He sits down at a desk and opens a book, ready to study. He pauses. Reaching deep into his pocket, the young man pulls out a small crucifix, kisses it, and places it down. He mutters a few words to himself, and then begins his work for the day.
It is nothing extraordinary, but still something rather heroic that transforms the rest of his work. That’s the way my friend, Jean Guerreiro, studies.
For many of us, our lives as students can seem tedious, and at times, a bit stressful. Monday rolls around, and we sigh. The weekend is over. Here it comes: another week of work. We’ve let work become a source of pain rather than of joy. Of course, the curse of Adam has made it harder to enjoy work, but with Christ’s coming, he restored the dignity of work.
“We must be convinced therefore that work is a magnificent reality,” one wise man said.
It can be tiring at times, but with the right intention, we can transform our work into a place for meeting Christ.
Look at the example of Our Lord. Where did he spend most of his life? He lived it working in his carpenter shop: making tables, sharpening tools, and walking to buy more lumber. Imagine watching him, toiling away in the shop. How inspiring! If there’s anything we should be imitating, it’s the way Christ worked. He reminds us that we must embrace our work and that it can be a very joyful experience when connected with Him.
Let’s say on average, we work (including class time) eight hours a day. If we were to continue that after college and into our profession for about forty years (which is reasonable), we’d end up spending about 96,000 hours working. Imagine if we could turn all of that into prayer and not have to wait to escape to the local church or chapel to find Our Lord? What if we could turn our workspace into its own little oratory?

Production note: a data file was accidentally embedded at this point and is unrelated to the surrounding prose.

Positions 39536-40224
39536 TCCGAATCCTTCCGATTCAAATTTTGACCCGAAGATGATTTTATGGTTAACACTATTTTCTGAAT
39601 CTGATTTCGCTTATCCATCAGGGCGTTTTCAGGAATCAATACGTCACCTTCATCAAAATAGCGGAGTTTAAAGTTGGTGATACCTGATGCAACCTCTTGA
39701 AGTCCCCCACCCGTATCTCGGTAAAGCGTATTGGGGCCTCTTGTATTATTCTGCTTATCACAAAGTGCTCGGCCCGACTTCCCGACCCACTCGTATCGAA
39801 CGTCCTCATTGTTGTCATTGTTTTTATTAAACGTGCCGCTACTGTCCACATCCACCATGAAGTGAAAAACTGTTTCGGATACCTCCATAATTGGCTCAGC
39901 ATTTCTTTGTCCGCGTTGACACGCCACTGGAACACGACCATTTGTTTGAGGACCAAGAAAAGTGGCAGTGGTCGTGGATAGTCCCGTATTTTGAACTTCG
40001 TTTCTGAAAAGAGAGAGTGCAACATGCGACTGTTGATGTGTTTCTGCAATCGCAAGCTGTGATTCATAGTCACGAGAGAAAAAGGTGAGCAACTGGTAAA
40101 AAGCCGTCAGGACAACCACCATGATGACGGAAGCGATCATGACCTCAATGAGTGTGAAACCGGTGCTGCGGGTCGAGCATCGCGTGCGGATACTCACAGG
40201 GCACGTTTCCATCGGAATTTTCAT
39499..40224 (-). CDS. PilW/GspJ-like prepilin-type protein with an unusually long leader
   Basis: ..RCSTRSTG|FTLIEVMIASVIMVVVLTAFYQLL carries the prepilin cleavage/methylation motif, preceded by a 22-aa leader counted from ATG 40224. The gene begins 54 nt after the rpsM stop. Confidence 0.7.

We can achieve this reality by finishing off our work well, really well. I love the scene from The Passion when Mel Gibson depicts Christ constructing a table. We see Our Lord absorbed in his work and set on making the table the best one yet. After finishing the final touches, he sits on top of it to feel if it’s level. It’s a small detail, but one that captures the love and intensity with which Our Lord accomplished His work.
To be clear though, doing our work well doesn’t necessarily mean scoring an A on our paper, receiving the best scholarship, or getting the best job. It just means giving our best effort. Know what “best effort” is for you. We each have our own talents that God expects us to use to their fullest. Think about the gifts of Cain and Abel: Abel pleased God because he gave God his very best. Let’s strive to do the same, but with balance. Years ago, my mom told me this story of her turning in her report card to her dad. Without looking at it, he would always ask, “Did you do your best?” Her response was always yes. “Then I don’t care what you got,” would be his reply. Our Lord wants excellence, not perfection. Otherwise, we cease being human and turn into tightly wound-up perfectionists.
Try putting an intention to it. Offer it up for a friend or close family member. This small detail transforms our work into a reality not only for ourselves, but also for those around us. We now become co-redeemers through our work.
Finally, welcome Our Lord into the task. Ask for His help. Tell Him you want to give these next 40 minutes to Him. Dr. Kevin Majeres, Harvard psychologist and founder of OptimalWork, offers many practical tips for achieving quality work while still maintaining this relationship with Christ. In one of his lectures, he spoke to how one part of our brain concentrates on our work while a different part of us keeps the presence of God. Moral of the story: we can work and talk to Our Lord at the same time. How about that for multitasking?
He finishes his task. He pauses. Putting down his book, the young man retrieves his small crucifix, kisses it, and stuffs it back into his trouser pocket. He mutters a few words to himself, and then ends his work for the day. Christ awaits us. Let’s go out to meet him and turn our work into a joyful reality.